Down but possibly not out, Research in Motion released free updates on Thursday for BlackBerry Mobile Fusion and BlackBerry Enterprise Server. The upgrades arrive as the Ontario-based company continues to hemorrhage market share due to the BYOD-driven ascension of Android and iOS-based devices in the enterprise space. RIM's hopes for resurgence are partly tied to the upcoming BlackBerry 10 family of smartphones, slated for release in Q1 of 2013.
Service Pack 1 for BlackBerry Mobile Fusion, the company's mobile device management platform, expands the utility's reach to an additional 37 countries, bringing the tally to 81. The product adds new features for iOS devices, including improved tools to distribute apps, and to configure WiFI, VPN, and ActiveSync. BlackBerry PlayBook tablets will also gain new capabilities, notably Over The Air enrollment, and configuration of devices and full device encryption and certificate-based authentication with Microsoft Exchange. PlayBook users will have to wait for a forthcoming update to the Playbook OS, however.
Service Pack 4 for BlackBerry Enterprise Server version 5, meanwhile, is available for Microsoft Exchange and IBM's Lotus Domino. Support for Novell GroupWise will arrive in November. The update also includes new benefits for both administrators and end users. On the IT side, upgrades include access controls for groups, BlackBerry Administration Service enhancements, and a variety of security patches. For employees, new perks range from better HTML handling in emails and support for larger email attachments to improved graphics rendering for PowerPoint attachments and support for password-protected Microsoft Office attachments.
[ For more on RIM in the enterprise, see RIM Customers To Face BES Fragmentation. ]
Of course, the service packs come in the wake of significant struggles. IDC announced in August that RIM's Q2 market share had dwindled to a mere 4.8%, a 41% year-over-year decline. During the same period, IDC found that iOS and Android were up 27.5% and 106.5%, respectively, cornering a combined 85% of the market. An analysis by Chitika was even grimmer: RIM products accounted for only 1% of total Web traffic from September of 2011 to July of 2012. Apple's mobile products, in contrast, accounted for a massive 63%.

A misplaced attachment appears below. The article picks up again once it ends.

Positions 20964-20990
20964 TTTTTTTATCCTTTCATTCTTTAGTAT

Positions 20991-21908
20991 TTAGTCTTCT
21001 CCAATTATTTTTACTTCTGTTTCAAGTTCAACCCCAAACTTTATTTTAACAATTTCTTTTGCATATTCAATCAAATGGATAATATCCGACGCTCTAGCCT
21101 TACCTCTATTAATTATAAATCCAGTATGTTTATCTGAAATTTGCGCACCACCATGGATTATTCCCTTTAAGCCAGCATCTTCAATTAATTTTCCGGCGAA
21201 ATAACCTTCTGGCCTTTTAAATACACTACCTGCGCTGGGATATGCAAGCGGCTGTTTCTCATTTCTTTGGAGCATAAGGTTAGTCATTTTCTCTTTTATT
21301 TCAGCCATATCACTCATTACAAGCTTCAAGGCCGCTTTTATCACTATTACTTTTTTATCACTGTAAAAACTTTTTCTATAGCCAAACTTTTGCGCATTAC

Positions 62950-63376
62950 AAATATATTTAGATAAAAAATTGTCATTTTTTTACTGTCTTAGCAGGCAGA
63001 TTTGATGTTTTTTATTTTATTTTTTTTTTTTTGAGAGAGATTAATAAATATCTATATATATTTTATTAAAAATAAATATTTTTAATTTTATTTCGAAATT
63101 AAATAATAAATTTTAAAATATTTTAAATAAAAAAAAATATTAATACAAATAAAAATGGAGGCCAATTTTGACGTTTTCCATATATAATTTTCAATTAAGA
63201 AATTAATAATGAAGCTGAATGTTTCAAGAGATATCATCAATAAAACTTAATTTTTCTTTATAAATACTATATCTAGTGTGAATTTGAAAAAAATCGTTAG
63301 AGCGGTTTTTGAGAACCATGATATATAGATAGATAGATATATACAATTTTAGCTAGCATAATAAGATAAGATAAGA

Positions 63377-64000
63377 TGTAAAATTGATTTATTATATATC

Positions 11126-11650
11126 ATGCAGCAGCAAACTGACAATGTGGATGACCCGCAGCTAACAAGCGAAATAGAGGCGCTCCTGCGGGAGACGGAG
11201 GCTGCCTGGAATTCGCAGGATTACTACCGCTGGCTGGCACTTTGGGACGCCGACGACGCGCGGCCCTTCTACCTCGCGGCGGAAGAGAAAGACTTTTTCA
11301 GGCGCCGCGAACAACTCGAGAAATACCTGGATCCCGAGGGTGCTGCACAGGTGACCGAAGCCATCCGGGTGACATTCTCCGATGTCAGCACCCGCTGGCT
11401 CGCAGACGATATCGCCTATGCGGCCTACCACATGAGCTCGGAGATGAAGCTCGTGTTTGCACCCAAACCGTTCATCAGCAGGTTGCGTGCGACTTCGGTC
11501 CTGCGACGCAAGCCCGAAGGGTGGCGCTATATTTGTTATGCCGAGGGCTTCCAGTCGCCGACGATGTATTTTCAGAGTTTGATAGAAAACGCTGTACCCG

Outside of statistical measures, the picture remains bleak. Yahoo recently dumped RIM as its chosen mobile enterprise provider, opting instead for a more open BYOD environment. Good Technology evidently sees other companies following suit; it launched a service on August 19 to help companies that need to expedite their transitions from RIM to new platforms.
Savid Technologies CEO Mike Davis remarked during a phone interview that RIM's decline is in some regards unfortunate, as the company has actually produced compelling features and innovations. He cited BlackBerry Balance's ability to easily differentiate personal data from business data as a particular appeal.
Gartner analysts Philip Redman said in an interview that it's a bit of a myth that enterprises have purged themselves of RIM products. The devices' meager share of the market owes largely to a precipitous decline in the number of units bought by consumers. Redman said BlackBerrys remain the second most popular single phone line in the workplace, behind the iPhone. Even so, he expects RIM to continue declining in this space, perhaps accounting for as few as 1 in 10 enterprise phones by next year, down from around 1 in 4 currently.
Redman shared some of Davis's praise for RIM, stating that BlackBerrys are the best-managed and most secure devices. Still, he countered that RIM might actually take its enterprise focus to an extreme. "Most companies are not implementing all the possibilities" that the devices already offer, he said, adding, "More policies are not going to help."
He said that the user experience has become a cornerstone of the BYOD environment, and that to contend in this space, RIM needs better app support. It's too late for the company to build its own ecosystem, Redman asserted, noting Apple's near-insurmountable head start. He suggested the company might succeed by licensing another OS, such as Android, and applying itself toward "building compelling devices." Redman pointed out that the strategy worked for Samsung, and it could work for RIM too.
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